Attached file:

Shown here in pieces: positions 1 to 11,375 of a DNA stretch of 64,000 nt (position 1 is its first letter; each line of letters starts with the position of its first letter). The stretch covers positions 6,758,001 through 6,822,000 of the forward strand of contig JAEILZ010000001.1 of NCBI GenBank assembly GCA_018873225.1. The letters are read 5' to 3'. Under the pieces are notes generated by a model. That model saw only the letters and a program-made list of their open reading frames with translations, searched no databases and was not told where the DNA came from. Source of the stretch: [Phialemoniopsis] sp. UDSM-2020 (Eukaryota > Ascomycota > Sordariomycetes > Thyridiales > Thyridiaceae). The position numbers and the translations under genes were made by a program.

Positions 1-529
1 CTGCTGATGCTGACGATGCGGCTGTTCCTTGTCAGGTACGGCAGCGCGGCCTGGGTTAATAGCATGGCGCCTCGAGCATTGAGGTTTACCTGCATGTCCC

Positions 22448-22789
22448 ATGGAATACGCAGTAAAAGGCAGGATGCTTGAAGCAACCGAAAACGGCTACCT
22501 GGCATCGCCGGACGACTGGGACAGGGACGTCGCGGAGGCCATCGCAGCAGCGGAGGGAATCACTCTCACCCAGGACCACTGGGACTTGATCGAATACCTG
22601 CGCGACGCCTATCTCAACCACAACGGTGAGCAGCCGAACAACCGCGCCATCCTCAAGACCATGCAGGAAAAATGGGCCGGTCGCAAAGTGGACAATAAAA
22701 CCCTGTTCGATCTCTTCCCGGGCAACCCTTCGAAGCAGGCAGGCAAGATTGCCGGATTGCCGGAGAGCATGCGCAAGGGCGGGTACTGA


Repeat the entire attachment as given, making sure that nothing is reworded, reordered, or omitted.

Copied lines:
Shown here in pieces: positions 1 to 11,375 of a DNA stretch of 64,000 nt (position 1 is its first letter; each line of letters starts with the position of its first letter). The stretch covers positions 6,758,001 through 6,822,000 of the forward strand of contig JAEILZ010000001.1 of NCBI GenBank assembly GCA_018873225.1. The letters are read 5' to 3'. Under the pieces are notes generated by a model. That model saw only the letters and a program-made list of their open reading frames with translations, searched no databases and was not told where the DNA came from. Source of the stretch: [Phialemoniopsis] sp. UDSM-2020 (Eukaryota > Ascomycota > Sordariomycetes > Thyridiales > Thyridiaceae). The position numbers and the translations under genes were made by a program.

Positions 1-529
1 CTGCTGATGCTGACGATGCGGCTGTTCCTTGTCAGGTACGGCAGCGCGGCCTGGGTTAATAGCATGGCGCCTCGAGCATTGAGGTTTACCTGCATGTCCC

Positions 22448-22789
22448 ATGGAATACGCAGTAAAAGGCAGGATGCTTGAAGCAACCGAAAACGGCTACCT
22501 GGCATCGCCGGACGACTGGGACAGGGACGTCGCGGAGGCCATCGCAGCAGCGGAGGGAATCACTCTCACCCAGGACCACTGGGACTTGATCGAATACCTG
22601 CGCGACGCCTATCTCAACCACAACGGTGAGCAGCCGAACAACCGCGCCATCCTCAAGACCATGCAGGAAAAATGGGCCGGTCGCAAAGTGGACAATAAAA
22701 CCCTGTTCGATCTCTTCCCGGGCAACCCTTCGAAGCAGGCAGGCAAGATTGCCGGATTGCCGGAGAGCATGCGCAAGGGCGGGTACTGA